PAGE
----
Oddly, I can even use Krugman indirectly to support anti global economics. He critiqued the European economic union due to differentials in wages, living standards, and labor conditions, financial systems, etc, between north and south, and east and west (the east being former Soviet bloc).

    Globalization has run amok, and today it stands for low wage countries with inadequate freedoms robbing workers in developed nations of jobs to enrich the greedy elite everywhere.
    There is no trade balance with Germany or Japan.
    There is no trade balance with Mexico.
    There is no trade balance with Saudi Arabia.
    China is a special case because it is so big. But if you can’t figure out Germany, Japan, and Mexico, forget about China. The Saudis are not buying enough jet fighers and they don’t have a consumer led economy either. China also is determined to eliminate any comparative advantage the U.S. and the west currently enjoys.

    The remedies Milanovic proposes are a joke and are ignorant on their face, presuming it’s not a con job to sell a compassionate globalization. Addressing labor rights through trade agreements in low wage country will not work. Workers earn 1/4 or 1/2 of US wage levels. You could increase their real income 5% every year and it would take 20 years to achieve parity, assuming U.S. wages grew pathetically slow. No one thinks China will be at the level with the developed countries that fast. But if they were and engineered their economy like Germany and Japan, you’d have a bigger problem. Why would China agree to change their economic system, labor structure, political liberties now to help workers in the rust belt? They’ve already proven their system works. They would rebel against being dictated to by foreign powers. Try at least figuring out Mexico first. That should be an order of magnitude easier. Likewise, Japan and Germany. Milanovic ignores the basics of current international trade which does not work like rules in an economics textbook. This makes Trump and his non college often somewhat racist supporters smarter than him.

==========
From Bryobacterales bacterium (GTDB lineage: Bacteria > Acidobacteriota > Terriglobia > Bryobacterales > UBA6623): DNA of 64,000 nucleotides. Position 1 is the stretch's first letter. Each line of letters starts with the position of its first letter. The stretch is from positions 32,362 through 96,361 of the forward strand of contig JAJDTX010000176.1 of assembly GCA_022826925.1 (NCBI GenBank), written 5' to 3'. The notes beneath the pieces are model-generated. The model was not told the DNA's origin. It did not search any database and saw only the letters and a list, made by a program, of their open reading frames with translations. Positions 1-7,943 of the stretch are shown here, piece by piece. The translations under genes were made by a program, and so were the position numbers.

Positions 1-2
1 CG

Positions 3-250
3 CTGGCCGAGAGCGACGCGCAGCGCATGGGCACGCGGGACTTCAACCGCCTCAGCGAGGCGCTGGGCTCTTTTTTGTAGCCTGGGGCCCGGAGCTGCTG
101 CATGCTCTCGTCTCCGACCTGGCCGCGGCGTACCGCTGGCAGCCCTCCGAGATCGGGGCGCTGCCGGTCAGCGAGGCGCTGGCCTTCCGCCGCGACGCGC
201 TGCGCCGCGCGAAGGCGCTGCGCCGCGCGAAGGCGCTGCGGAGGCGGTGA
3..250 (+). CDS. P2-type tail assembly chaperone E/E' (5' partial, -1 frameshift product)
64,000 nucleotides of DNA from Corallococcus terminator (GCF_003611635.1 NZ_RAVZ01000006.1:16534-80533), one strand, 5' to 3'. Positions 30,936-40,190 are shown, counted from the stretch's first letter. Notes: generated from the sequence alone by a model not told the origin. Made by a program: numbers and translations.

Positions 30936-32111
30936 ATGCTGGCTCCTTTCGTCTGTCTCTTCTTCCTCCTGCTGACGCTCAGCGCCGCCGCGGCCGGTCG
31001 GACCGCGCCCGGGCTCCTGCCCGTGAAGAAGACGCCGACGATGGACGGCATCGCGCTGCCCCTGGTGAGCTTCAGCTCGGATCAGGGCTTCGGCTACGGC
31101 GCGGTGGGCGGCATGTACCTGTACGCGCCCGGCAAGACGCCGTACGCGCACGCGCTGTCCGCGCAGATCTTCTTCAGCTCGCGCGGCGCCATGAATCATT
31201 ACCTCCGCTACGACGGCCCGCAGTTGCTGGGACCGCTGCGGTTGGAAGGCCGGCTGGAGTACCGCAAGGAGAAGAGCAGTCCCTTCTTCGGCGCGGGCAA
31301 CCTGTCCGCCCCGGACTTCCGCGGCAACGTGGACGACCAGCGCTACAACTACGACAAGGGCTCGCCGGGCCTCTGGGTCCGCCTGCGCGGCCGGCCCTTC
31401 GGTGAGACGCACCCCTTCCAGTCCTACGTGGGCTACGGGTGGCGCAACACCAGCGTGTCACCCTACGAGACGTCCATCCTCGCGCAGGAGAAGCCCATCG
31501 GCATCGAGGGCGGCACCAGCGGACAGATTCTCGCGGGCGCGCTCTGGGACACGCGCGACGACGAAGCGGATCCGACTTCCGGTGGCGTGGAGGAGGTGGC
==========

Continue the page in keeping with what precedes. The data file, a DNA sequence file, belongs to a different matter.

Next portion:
Milanovic also supposes equal opportunity to education is the other half to equalizing loss to globalization. This ignores the current glut of college graduates. The idiots looking at unemployment rates for college vs. high school fail to realize if everyone had a college degree, it wouldn’t magically create that many jobs or possibly nearly any jobs that require those skills. In the long run a better educated workforce would help. But the argument that structural imbalance under-educated workforce as a cause for inequality or globalization losers is one supported by conservatives Greg Mankiw and bears little relation to reality. When the supposed liberal voice is supporting Mankiw, it’s their own fault for not being smart theory, you know you’re in trouble.